As I'm sure you're aware, it gets damn hot in Texas in the summer. And this summer has been one of the hottest in the last 16 years. I'd been dealing with the heat as best I could. Part of the way I deal with hot Texas summers is to sleep during the hot afternoons and be up and about during the (relatively) cooler nights.
Anyway, back in the beginning of July I started feeling real shitty. I even told my fellow writers chat group that I felt like crap for a couple of weeks when we met online. I simply chalked it up to the heat. I also stayed hyper aware of the food I consumed and made sure to increase the amount of water I was drinking. Despite everything I did to keep as cool as possible and take care of myself, I continued to feel like hell.
On Tuesday, the 27th of July, I couldn’t sleep, so I decided to go to the library and spend the day there. However, once I got about 3 steps out my back door, I realized I wasn't going anywhere, because I suddenly felt lightheaded, weak, and nauseas. Fortunately, I keep a camp chair near my back door and was able to plop down into it before I collapsed onto the ground. I sat there for several minutes trying to regain physical control over my body, particularly my legs since they were adamantly telling me that if I tried to get up from the chair, I'd end up faceplanting on the ground despite my crutches.
After 15-20 minutes of fruitless negotiation with my legs, and because "mind over matter" wasn't working, I ended up calling 9-1-1. The operator was kind and helpful, telling me after asking about my symptoms that I probably had heat exhaustion, (I agreed), and she sent an ambulance right away. The ambulance crew were also very kind and helpful. They also diagnosed me as having heat exhaustion after asking even more in depth questions and doing a cursory exam. They loaded me up in the ambulance and took me to the hospital.
Everyone in E.R. at the hospital was professional and proficient. The only drawback was that after I was checked in, and had a chest x-ray, and E.K.G., and other essential vitals taken and notated, is that I was then set aside for a really long wait to actually be seen by one of the doctors. This was due to the fact that the hospital was overrun with COVID patients and was understaffed.
I knew COVID cases were on rise the because of the prevalence of so many anti-vaxxers and anti-maskers in the area/state. A person here would have to be living under a rock to not know what Governor Abbott has been doing... or rather, not doing to protect Texans. But I didn't know it was as bad as it is in our city. (The paramedics in the ambulance told me they couldn't take me to the hospital nearest my home because its E.R. was closed to everything except major trauma cases because its beds were full of COVID patients.)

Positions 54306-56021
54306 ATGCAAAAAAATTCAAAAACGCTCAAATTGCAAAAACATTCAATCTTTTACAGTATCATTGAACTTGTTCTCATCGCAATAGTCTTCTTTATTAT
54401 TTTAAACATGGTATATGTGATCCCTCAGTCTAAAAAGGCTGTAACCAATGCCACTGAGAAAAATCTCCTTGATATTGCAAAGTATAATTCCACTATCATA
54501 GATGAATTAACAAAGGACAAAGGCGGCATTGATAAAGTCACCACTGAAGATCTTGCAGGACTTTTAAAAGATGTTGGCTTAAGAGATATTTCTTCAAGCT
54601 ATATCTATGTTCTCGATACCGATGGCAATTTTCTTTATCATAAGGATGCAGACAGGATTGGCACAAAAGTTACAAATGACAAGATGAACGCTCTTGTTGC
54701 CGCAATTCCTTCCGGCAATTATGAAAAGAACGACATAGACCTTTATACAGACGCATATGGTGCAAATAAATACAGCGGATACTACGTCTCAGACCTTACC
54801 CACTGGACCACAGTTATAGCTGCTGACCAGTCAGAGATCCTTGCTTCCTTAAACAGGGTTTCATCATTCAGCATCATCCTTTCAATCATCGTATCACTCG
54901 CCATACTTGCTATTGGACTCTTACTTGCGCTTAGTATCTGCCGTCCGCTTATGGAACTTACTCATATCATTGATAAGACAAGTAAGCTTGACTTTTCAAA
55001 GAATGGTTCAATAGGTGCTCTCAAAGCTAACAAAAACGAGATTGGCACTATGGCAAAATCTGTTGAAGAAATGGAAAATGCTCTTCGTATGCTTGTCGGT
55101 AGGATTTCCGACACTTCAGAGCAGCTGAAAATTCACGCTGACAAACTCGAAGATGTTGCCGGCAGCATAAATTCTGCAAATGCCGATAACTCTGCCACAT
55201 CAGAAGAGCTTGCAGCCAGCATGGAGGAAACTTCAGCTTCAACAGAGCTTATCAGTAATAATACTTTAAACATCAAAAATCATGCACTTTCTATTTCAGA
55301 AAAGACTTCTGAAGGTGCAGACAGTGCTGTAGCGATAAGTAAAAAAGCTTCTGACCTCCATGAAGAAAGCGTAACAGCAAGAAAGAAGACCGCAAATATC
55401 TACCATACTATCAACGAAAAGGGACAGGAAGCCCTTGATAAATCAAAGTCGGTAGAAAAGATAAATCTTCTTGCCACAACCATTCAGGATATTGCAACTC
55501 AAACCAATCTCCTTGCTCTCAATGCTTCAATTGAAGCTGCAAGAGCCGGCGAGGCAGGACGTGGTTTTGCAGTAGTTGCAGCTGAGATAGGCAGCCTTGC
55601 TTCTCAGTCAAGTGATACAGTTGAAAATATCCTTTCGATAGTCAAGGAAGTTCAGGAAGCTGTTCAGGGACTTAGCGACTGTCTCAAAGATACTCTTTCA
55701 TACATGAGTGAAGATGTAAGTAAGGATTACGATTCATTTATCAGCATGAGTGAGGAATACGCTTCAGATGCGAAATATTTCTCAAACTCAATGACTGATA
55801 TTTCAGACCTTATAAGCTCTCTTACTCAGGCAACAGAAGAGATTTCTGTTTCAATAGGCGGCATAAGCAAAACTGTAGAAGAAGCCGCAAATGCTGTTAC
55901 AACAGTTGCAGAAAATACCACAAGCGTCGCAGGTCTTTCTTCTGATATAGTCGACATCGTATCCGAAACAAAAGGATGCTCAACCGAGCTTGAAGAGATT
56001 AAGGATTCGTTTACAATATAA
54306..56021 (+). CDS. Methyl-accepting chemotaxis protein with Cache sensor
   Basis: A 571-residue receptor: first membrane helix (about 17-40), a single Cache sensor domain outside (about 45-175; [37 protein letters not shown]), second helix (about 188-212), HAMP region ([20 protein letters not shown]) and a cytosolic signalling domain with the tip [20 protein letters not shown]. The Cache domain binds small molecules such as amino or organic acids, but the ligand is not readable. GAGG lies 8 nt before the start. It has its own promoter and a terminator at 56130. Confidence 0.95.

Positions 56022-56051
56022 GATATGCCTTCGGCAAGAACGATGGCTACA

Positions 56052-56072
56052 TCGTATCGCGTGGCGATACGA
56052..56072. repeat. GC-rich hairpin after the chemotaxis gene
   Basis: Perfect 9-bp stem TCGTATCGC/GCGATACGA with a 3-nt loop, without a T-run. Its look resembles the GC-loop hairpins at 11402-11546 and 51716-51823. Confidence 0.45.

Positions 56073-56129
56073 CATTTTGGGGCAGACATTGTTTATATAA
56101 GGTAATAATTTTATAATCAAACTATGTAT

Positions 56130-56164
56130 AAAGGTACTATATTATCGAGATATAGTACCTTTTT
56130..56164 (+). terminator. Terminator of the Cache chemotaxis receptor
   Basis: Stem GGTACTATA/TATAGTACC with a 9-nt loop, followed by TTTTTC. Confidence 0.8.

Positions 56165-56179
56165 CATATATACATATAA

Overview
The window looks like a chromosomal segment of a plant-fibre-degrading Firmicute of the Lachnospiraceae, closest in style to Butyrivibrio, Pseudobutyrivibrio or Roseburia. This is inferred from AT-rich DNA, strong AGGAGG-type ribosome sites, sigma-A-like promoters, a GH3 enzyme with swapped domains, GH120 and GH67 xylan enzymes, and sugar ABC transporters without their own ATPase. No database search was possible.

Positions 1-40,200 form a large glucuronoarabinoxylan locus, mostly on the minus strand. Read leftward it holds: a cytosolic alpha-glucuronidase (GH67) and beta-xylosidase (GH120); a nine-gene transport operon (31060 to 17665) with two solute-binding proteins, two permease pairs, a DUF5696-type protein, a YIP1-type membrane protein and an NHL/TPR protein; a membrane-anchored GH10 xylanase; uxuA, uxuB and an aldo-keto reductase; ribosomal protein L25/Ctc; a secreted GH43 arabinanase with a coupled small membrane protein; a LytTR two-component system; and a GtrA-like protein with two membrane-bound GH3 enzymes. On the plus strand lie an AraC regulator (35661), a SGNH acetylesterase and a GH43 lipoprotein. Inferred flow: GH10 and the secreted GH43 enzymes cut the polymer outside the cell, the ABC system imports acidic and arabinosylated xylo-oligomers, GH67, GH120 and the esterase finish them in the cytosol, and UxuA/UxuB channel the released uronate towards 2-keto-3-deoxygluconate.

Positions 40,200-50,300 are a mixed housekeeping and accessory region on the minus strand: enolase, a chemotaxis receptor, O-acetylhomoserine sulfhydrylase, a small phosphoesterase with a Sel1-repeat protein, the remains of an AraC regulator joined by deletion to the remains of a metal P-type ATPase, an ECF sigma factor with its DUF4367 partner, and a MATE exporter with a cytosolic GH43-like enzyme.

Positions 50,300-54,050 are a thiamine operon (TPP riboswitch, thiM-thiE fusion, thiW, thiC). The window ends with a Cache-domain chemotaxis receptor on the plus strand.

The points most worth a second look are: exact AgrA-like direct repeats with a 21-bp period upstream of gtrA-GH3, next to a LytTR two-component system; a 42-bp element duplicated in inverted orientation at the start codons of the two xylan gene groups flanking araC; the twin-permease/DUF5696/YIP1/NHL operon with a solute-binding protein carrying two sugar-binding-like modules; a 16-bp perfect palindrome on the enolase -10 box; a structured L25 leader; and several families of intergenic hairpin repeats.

Anyway, I had to wait about 10 hours before I was taken back into the E.R. treatment area. Of course I hadn't had anything to eat or drink during all that time, so when the doctor wanted a urine sample there nothing I could do, because I dehydrated by then. So I was given an I.V. of fluids and water to drink. The doctor told me I had heat exhaustion and that they would get me cooled off, rehydrated, (I was hydrated just fine until my long wait in their waiting room *smh*), and feeling much better so they could send me home. They didn't want to admit me because of the overload of COVID patients. Which made sense. I've been very diligent about isolating, getting vaccinated, masking, and social distancing the couple of times I've left my house.
Everything changed when they finally got their urine sample from me. There had been a shift change, so a different doctor came in and sat down. She gave me a serious look and solemnly told me that I had "the worst U.T.I. she had ever since in her entire career as a doctor." And I was being expeditiously admitted to the hospital, and immediately put on I.V. antibiotics for several days. Then a nurse stepped in and hooked up the I.V. bag of antibiotics.
Now, like most adult women, I've had a U.T.I. before, and I'm not ignorant of the symptoms. But in this case... I didn't have any recognizable symptoms of a U.T.I.! It was 2:00 in the morning when they finally rolled my gurney from the E.R. up to my room on the 4th floor of the hospital. That's when I overheard the nurses discussing my condition and describe me as "septic."
I was in the hospital until Monday, August 2nd, when I was transferred to a skilled nursing home/rehab center. Some you know that I have motor neuropathy and that I get around on a pair of forearm crutches. The severe infection I had, coupled with basically being confined to a hospital bed for a week, took all the strength out of my legs. So I underwent physical therapy to get back up on my feet and mobile again. I was released from the S.N.F./rehab center on Friday, August 13th after 2 weeks of physical therapy.
The doctors and therapists highly recommended that I have a home health aide for a while, since I live alone, or that I stay with someone else. I'm just not comfortable letting someone I don't know in my house, so I flew up to stay with my best friend, Cherokee62, for a few weeks.
That is what's been going on with me for the past couple of months.
Thanks so much to those who've reach out on/for my birthday! :D
This entry was originally posted at https://dhamphir.dreamwidth.org/293706.html.